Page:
Two marine sediment cores from offshore mid-western Taiwan were subsampled and pre-treated using a sequential extraction procedure to separate carbonate and reducible fractions. Aliquots of these extracts were analyzed to determine their chemical composition to evaluate the geochemical processes responsible for heavy metal distribution and accumulation in the coastal environment. Our data demonstrate that sedimentation rates derived from excess 210Pb associated with metal fluxes show large increases circa A.D. 1990. A well-synchronized increase in metal flux in both geochemical fractions was found and validated by Pearson's correlation. Principal component analysis revealed the heavy metal fluxes to be highly correlated with the sediment deposition rate, with metal contamination potentially driven by a sole contributor. This study emphasizes the changes in sedimentation rate is potentially caused by activities associated with the inland economic development during this time, rather than by raising heavy metal pollution dominated the accumulation offshore mid-western Taiwan.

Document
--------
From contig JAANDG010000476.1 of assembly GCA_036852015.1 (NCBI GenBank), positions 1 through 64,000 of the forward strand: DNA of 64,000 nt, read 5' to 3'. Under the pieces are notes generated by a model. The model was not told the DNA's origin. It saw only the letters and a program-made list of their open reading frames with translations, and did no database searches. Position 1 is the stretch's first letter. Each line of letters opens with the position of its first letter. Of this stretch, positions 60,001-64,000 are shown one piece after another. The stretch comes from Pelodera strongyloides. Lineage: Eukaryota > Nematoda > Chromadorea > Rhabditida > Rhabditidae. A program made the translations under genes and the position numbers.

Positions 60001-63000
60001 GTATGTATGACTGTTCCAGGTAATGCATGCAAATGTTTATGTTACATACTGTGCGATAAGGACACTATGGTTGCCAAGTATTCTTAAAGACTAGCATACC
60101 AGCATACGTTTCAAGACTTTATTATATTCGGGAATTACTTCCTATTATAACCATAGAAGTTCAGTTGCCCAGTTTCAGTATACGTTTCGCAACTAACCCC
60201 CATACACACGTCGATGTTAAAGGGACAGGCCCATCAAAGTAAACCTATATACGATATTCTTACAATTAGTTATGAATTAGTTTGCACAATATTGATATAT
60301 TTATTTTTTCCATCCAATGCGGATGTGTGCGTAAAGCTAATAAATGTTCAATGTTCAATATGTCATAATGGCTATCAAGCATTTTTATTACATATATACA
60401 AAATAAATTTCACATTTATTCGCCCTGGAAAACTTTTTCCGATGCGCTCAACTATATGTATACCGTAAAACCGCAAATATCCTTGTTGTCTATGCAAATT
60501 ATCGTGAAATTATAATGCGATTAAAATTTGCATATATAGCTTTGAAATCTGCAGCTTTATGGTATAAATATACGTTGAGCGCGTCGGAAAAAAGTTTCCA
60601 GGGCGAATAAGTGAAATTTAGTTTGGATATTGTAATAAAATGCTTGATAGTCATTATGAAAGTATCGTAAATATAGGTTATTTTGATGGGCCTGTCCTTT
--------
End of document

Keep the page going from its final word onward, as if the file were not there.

All Science Journal Classification (ASJC) codes
- Aquatic Science